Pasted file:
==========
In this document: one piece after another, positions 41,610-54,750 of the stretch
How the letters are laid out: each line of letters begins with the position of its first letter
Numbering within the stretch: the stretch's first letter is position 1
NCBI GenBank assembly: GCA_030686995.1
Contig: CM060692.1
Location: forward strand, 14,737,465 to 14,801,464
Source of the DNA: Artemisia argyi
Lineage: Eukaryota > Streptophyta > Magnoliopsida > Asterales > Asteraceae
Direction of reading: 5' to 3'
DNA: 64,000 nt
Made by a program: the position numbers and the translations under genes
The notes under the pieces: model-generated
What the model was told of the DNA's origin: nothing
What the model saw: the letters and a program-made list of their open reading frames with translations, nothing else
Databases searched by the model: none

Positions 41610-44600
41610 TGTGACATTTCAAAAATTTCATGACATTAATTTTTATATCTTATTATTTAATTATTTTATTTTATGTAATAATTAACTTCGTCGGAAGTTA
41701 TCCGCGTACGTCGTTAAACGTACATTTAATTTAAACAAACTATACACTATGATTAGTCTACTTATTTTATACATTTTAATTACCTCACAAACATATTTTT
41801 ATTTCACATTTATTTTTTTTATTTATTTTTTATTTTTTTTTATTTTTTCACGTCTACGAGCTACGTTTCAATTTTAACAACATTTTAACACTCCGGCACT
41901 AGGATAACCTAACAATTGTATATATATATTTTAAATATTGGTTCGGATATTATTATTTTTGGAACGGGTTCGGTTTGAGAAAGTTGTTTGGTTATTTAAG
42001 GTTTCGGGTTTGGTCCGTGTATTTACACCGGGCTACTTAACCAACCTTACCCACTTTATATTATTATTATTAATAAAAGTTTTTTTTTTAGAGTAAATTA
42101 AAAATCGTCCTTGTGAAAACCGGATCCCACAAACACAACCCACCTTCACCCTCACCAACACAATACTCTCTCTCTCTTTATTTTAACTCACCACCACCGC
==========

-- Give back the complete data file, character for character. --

In this document: one piece after another, positions 41,610-54,750 of the stretch
How the letters are laid out: each line of letters begins with the position of its first letter
Numbering within the stretch: the stretch's first letter is position 1
NCBI GenBank assembly: GCA_030686995.1
Contig: CM060692.1
Location: forward strand, 14,737,465 to 14,801,464
Source of the DNA: Artemisia argyi
Lineage: Eukaryota > Streptophyta > Magnoliopsida > Asterales > Asteraceae
Direction of reading: 5' to 3'
DNA: 64,000 nt
Made by a program: the position numbers and the translations under genes
The notes under the pieces: model-generated
What the model was told of the DNA's origin: nothing
What the model saw: the letters and a program-made list of their open reading frames with translations, nothing else
Databases searched by the model: none

Positions 41610-44600
41610 TGTGACATTTCAAAAATTTCATGACATTAATTTTTATATCTTATTATTTAATTATTTTATTTTATGTAATAATTAACTTCGTCGGAAGTTA
41701 TCCGCGTACGTCGTTAAACGTACATTTAATTTAAACAAACTATACACTATGATTAGTCTACTTATTTTATACATTTTAATTACCTCACAAACATATTTTT
41801 ATTTCACATTTATTTTTTTTATTTATTTTTTATTTTTTTTTATTTTTTCACGTCTACGAGCTACGTTTCAATTTTAACAACATTTTAACACTCCGGCACT
41901 AGGATAACCTAACAATTGTATATATATATTTTAAATATTGGTTCGGATATTATTATTTTTGGAACGGGTTCGGTTTGAGAAAGTTGTTTGGTTATTTAAG
42001 GTTTCGGGTTTGGTCCGTGTATTTACACCGGGCTACTTAACCAACCTTACCCACTTTATATTATTATTATTAATAAAAGTTTTTTTTTTAGAGTAAATTA
42101 AAAATCGTCCTTGTGAAAACCGGATCCCACAAACACAACCCACCTTCACCCTCACCAACACAATACTCTCTCTCTCTTTATTTTAACTCACCACCACCGC